BBVA successfully closed a multi-tranche structured trade finance transaction financing the building of a railway electrical line running across China from Xinxiang in North China, via Heze and Yanzhou, terminating at Rizhao in the southeastern province of Shandong.

The financing agreements were signed in March and July 2009.

A Spanish consortium headed up by Balfour Beatty Rail Iberica-Cobra won the contract to provide China’s ministry of railways with the equipment required for the project.

The total contract amount was €75.5mn, which consisted of an advance payment of €11.3mn; payment on delivery of €60.4mn; and buyers’ acceptances of €3.8mn.

The process of first winning this contract and then creating a suitable financing structure was a challenge.

It involved an intricate series of negotiations between the Spanish and Chinese governments, ultimately resulting in sole arranger BBVA creating a long-term multi-tranche trade finance facility, which included both private and public financing facilities.

The deal package consisted of a €49.2mn bridge loan arranged by BBVA and signed in March 2009; a €37.7mn loan from government agency Fondos de Ayuda al Desarrollo (FAD) and a €37.7mn buyer’s credit guaranteed by Spanish export credit agency (ECA) Cesce and solely arranged by BBVA, both signed in July last year. Cesce provided 99% cover on the buyer’s credit portion.

The borrower was Chinese bank Citic, although the Chinese ministry of railways acted as the borrower in the on-lending agreement signed by Citic in all the facilities.

Commenting on the deal, Nicholas Shaw, managing director, structured trade finance at BBVA, remarks: “This transaction has brought together many challenging factors that make this business fun and which play into the hands of our bank when it comes to capacity to deliver.

“This was a complex transaction where we made use of our presence, our unrivalled experience in the Spanish export credit business, our partnership with CITIC and ultimately our capacity to bring together the many different parties involved, both internally and externally. So, in summary, we are delighted to be rewarded for what we do best, take on challenges and deliver.”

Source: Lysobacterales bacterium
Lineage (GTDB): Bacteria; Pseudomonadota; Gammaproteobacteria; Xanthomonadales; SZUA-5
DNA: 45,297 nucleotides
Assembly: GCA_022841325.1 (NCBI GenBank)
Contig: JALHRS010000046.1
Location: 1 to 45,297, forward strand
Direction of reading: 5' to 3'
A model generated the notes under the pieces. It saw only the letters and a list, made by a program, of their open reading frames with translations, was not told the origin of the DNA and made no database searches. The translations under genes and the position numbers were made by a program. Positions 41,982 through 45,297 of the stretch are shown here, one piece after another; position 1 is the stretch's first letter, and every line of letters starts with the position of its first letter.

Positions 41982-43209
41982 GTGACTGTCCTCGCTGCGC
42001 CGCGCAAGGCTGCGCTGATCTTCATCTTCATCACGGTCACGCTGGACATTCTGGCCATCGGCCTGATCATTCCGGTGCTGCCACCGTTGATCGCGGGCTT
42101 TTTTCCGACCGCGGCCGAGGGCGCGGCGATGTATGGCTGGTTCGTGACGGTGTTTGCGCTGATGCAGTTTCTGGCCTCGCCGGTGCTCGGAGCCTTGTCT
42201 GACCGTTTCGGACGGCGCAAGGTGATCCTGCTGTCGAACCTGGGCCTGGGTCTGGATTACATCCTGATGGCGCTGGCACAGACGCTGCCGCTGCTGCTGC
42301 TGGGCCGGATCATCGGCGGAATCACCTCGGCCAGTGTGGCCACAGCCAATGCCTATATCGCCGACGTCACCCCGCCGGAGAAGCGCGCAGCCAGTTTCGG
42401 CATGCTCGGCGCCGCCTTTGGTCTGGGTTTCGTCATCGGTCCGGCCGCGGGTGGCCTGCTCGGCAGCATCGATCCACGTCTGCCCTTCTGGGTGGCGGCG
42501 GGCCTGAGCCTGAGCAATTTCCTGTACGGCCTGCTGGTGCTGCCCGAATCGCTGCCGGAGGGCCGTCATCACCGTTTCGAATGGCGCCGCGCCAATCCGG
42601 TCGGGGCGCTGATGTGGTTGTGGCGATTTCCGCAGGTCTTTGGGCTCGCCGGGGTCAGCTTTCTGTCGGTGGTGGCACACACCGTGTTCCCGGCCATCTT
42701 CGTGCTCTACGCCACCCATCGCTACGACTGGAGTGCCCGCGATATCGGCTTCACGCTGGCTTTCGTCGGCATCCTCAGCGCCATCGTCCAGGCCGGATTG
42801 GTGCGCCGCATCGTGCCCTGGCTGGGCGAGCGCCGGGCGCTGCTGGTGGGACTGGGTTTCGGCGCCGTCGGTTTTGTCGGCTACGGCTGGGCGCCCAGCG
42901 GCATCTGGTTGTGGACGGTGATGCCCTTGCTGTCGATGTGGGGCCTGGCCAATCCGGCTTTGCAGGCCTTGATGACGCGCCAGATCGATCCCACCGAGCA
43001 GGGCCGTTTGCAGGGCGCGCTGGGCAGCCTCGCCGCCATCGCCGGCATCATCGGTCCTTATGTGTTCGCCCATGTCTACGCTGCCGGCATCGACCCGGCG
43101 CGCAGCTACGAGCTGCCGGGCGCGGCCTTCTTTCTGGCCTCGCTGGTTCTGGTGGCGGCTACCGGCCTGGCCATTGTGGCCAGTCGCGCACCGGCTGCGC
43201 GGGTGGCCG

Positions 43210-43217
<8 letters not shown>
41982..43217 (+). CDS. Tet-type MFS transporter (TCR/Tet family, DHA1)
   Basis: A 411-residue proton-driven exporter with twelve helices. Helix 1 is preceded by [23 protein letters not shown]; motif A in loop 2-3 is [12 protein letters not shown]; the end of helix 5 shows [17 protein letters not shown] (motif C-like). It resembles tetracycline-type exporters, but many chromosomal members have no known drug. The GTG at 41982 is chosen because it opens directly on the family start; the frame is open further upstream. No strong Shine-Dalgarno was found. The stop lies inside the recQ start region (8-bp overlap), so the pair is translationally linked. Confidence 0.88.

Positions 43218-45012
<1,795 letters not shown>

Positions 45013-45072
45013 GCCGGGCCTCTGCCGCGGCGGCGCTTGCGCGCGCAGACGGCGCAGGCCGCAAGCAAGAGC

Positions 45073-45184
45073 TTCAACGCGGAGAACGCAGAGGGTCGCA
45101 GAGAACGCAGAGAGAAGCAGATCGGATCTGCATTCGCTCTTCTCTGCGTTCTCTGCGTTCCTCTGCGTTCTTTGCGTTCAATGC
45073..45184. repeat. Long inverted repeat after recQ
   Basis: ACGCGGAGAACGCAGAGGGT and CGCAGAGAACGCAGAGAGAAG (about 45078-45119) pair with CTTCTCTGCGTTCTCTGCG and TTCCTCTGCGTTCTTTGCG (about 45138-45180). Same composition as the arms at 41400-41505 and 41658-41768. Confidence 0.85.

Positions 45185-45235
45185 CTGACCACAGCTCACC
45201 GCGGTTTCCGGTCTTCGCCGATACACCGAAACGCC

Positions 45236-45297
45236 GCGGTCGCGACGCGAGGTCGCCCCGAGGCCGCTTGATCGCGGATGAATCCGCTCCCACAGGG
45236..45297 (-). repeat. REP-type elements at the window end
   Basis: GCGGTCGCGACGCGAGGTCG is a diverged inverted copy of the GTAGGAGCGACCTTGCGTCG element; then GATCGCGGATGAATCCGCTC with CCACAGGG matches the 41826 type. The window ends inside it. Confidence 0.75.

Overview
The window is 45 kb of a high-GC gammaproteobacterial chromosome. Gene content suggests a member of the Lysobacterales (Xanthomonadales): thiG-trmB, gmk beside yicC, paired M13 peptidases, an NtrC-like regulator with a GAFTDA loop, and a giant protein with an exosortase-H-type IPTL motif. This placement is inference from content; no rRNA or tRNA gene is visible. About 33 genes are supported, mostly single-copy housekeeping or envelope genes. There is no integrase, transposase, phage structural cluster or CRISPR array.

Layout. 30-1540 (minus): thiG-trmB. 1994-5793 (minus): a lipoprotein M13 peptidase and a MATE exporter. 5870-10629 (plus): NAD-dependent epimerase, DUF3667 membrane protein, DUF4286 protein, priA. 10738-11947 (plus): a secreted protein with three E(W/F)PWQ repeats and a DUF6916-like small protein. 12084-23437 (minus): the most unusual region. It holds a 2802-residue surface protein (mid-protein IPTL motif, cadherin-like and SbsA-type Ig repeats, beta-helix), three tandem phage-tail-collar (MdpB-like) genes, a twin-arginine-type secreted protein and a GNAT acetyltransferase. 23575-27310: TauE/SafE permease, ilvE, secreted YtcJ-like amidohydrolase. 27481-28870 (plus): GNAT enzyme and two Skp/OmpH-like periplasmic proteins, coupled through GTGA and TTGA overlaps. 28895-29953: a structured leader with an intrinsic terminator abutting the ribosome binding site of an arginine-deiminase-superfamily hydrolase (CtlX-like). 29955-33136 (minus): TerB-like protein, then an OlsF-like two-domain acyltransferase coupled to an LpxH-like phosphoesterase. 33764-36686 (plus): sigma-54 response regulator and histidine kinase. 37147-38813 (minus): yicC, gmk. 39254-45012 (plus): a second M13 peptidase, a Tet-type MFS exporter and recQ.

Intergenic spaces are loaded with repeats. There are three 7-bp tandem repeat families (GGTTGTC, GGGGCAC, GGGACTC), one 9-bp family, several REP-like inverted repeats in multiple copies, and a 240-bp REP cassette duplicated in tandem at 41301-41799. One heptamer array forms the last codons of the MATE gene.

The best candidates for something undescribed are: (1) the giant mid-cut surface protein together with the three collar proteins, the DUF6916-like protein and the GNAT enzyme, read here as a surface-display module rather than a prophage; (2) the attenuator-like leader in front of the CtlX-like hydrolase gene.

The deal is particularly significant for the Spanish export market in that it is the first time funds from the Spanish government body Fondos de Ayuda al Desarrollo have been used to finance a non-public Chinese borrower, Citic. Although a time-consuming component of the deal, it has set a benchmark for future export transactions.

The timeframe of the deal process was also challenging in that the bridge loan, closed in March 2009, had to be closed rapidly due to financial and commercial constraints, and it had to be priced competitively at pre-financial crisis levels.

There were also many other parties to coordinate in order to get the deal off the ground, including Chinese firms China International Tendering Company and Foreign Capital & Technical Import Centre, both entities run by China’s ministry of railways.

Putting together the deal structure also required close cooperation between various BBVA departments including the structured trade finance offices in Madrid and Hong Kong, the bank’s legal services in Madrid and Asia, the bank’s Beijing representative office, and various units within Citic.

BBVA holds a 15% stake in the Chinese bank Citic. It increased its stake in the bank by 4.93% in December last year, bringing the total investment by BBVA in Citic to €3bn. The move is intended to signify BBVA’s commitment to increasing its presence in the Asia market.
Deal information

Exporter: Consortium Balfour Beatty Rail Iberica-Cobra
Borrower: CITIC Bank (China)
Sole mandated lead arranger: BBVA
Amount: €49.2mn bridge loan; €37.7mn loan from government agency Fondos de Ayuda al Desarrollo (FAD); €37.7mn buyer’s credit
ECA: Cesce
Tenor: 7-month bridge loan; FAD loan carried 36-year tenor with 11 years grace period; Cesce-backed buyer’s credit has 17-month drawdown period and 10-year amortising tenor
Date signed: Bridge loan – March 2009; other facilities – July 2009